Mike
     
  7. poncho

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    "It sounds like you are more into blues style slide playing...meaning holding it like a guitar and fretting sometimes along with using the slide. If so, "open E" is pretty common among blues players. Duane Allman played in open E the vast majority of the time when he played electric slide on all those great blues tunes they did. ("Statesboro Blues", "Trouble no More", etc.} You might give open E a few test drives."

    Yeah that's is bottleneck slide, that's what I'm talking about. I will try open E thanks. I've read where Johnny Winter tunes to "high E" any idea of what that's all about? I haven't been able to find anything on it. Also, can I use Open E tuning while others are tuned standard, playing in the key of E?
     
  8. D28guy

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    Poncho,

    Nope...never heard of that.

    Oh yeah. In an open key you can hit all the major chords by just laying the bar(or slide) across the strings at a particular fret.

    In the various groups I play with the banjo player and I are both in open G, while the guitar players and bass players are in standard tuning.{I dont know what the tuning is for the mandolin or fiddle) :confused:

    Mike
     
  9. Bro. Curtis

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    G, D, A, E, from bottom to top.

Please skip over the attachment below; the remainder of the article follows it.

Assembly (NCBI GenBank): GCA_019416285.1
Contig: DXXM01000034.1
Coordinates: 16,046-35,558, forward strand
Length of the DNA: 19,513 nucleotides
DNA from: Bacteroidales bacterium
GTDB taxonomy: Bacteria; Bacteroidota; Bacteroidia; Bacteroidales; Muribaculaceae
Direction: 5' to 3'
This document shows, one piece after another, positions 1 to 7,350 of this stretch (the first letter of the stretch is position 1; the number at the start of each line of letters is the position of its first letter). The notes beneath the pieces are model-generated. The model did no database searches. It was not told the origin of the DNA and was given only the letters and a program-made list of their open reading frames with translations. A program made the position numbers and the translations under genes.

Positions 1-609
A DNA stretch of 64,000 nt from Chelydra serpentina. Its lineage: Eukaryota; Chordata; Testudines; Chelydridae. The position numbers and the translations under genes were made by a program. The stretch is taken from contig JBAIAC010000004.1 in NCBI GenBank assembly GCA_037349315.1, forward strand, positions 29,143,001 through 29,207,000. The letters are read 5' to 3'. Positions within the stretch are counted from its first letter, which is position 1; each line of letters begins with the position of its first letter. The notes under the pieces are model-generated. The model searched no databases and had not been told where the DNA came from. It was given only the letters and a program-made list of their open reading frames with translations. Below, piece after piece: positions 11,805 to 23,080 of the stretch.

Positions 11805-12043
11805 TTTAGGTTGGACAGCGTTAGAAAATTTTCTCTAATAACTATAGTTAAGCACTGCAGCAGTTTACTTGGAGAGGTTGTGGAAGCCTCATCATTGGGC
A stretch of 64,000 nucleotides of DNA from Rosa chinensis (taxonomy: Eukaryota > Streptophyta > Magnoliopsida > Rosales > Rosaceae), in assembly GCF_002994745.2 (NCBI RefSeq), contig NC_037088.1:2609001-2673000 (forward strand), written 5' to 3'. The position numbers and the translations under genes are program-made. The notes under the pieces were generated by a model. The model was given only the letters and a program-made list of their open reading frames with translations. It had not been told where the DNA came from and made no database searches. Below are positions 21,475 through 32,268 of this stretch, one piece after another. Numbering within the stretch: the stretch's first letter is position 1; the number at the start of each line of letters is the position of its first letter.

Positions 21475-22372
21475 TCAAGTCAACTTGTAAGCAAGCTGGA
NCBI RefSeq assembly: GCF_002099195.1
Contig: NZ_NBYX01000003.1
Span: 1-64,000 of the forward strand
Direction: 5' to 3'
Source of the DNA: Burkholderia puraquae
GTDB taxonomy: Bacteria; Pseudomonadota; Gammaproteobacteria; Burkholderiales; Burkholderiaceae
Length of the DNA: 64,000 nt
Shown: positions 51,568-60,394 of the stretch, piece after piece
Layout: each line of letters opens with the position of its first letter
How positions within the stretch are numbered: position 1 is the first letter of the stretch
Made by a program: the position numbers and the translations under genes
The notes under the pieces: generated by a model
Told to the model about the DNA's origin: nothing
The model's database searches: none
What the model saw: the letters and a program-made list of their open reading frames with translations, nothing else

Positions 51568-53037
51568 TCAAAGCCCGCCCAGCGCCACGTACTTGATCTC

Also, poncho, if you are playing that bluesy, Johnny Winter stuff, forget what I said about the thirds & sevenths. Johnny Winter, & those guys live on the minor third & flattened sevenths.
     
  10. D28guy

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    Curtis,

    Did you hear about the scam that took place in the dobro community involving that phony web-site?

    Mike
     
  11. poncho

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    I never expected to play like Johnny Winter. My fingers are getting a touch of arthritis. Some mornings after playing shuffles for a few hours the night before I have to soak my index finger in hot water to straighten it out. And I already have a bad habit of sluring the third. ;)

    Didn't get a chance to try out the Hound dog yet it was still in the shop getting set up. Maybe this weekend. I did modify my brass slide by chopping off half an inch making it the same length as my glass slide and alot lighter, so far the brass gets the nod.
     
  12. Bro. Curtis

    Bro. Curtis
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    A friend lost his Rayco dobro in that mess. I don't know what possessed him to send his instrument, in the mail, to someone he never met. Acoustic instruments are expensive.